Out back a hydraulic disc brake handles stopping chores
while the chain drive gets things going again.
Drum brakes on the Outlaw work but need to be adjusted often as they
go soft quickly. We do like the knobby tires used on all four corners.
uses another drum. All the braking
controls are on the handlebars, and
there is no foot-brake lever.
The actual size of the machines is
the only major difference that stands
out to our test riders. The Kawasaki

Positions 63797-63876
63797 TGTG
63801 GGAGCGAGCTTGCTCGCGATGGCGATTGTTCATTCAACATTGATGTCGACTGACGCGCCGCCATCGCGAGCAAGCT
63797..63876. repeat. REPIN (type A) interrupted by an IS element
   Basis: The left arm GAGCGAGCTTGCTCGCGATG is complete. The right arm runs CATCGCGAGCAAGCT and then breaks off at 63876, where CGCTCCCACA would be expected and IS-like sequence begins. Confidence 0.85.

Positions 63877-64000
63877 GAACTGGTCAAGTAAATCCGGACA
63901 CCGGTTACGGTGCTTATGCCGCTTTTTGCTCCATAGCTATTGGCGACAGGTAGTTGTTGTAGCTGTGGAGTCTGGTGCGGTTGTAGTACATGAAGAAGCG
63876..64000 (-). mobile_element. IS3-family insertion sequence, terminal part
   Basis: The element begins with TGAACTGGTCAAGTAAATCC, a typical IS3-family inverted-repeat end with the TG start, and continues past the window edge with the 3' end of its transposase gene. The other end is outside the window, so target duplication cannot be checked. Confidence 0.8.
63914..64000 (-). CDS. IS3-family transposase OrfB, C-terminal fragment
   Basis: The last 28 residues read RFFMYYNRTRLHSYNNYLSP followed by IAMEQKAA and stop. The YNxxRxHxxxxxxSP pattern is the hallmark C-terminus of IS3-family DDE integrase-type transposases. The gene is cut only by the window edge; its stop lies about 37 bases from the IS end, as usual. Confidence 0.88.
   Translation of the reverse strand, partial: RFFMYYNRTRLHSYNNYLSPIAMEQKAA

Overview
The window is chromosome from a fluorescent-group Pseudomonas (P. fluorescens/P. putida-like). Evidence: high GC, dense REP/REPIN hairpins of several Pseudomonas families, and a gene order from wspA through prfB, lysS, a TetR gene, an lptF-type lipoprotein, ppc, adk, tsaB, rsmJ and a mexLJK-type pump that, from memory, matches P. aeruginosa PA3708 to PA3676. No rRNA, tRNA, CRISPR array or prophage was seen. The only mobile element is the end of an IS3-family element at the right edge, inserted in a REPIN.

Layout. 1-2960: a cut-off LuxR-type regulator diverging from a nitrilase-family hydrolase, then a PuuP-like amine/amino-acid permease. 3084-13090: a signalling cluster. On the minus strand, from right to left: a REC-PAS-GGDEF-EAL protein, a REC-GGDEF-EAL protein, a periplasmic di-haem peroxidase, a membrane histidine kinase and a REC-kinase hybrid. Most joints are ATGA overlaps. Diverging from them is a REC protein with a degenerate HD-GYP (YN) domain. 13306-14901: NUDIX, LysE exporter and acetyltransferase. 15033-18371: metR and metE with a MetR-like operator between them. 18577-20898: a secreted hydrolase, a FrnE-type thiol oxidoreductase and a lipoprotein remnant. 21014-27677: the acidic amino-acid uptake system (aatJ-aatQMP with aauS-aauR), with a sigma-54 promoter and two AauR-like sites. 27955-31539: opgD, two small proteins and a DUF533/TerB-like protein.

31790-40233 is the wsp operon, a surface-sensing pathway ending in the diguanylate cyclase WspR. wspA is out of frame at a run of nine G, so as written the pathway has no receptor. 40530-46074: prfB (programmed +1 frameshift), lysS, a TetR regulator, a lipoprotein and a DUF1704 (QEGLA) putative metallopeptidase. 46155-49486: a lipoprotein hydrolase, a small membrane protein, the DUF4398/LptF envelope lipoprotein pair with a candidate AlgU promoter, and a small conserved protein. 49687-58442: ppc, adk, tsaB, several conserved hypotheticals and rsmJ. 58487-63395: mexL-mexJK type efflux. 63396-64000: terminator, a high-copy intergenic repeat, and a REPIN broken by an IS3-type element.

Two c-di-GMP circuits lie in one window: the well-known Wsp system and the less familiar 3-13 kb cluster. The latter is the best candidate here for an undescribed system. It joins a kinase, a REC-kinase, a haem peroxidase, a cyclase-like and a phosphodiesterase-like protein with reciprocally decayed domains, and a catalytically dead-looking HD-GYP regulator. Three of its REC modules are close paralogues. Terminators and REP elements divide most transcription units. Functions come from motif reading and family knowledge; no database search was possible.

looks and feels bigger. To accom-
modate smaller riders even bet-
ter, Polaris equips the Outlaw with
removable floorboards that add
about 2 inches. The handlebars and
levers are kid-friendly; however, we
do think the grips on the KFX could
be a little skinnier. We did measure
turning distance, and the Polaris can
navigate in slightly tighter places.
It takes the Kawasaki a full 20 feet
or more to turn around. The Outlaw
can do it in a space about 30 inches
On hills or in the sand, both
machines have the torque to pull kids
through but do struggle a bit. In one
section of our ride area, the quads
slowed to 5 mph each on a steep
grade. On the top end, speeds were
again identical, and both topped out
at 14 mph. Neither are twitchy or
wander at that speed.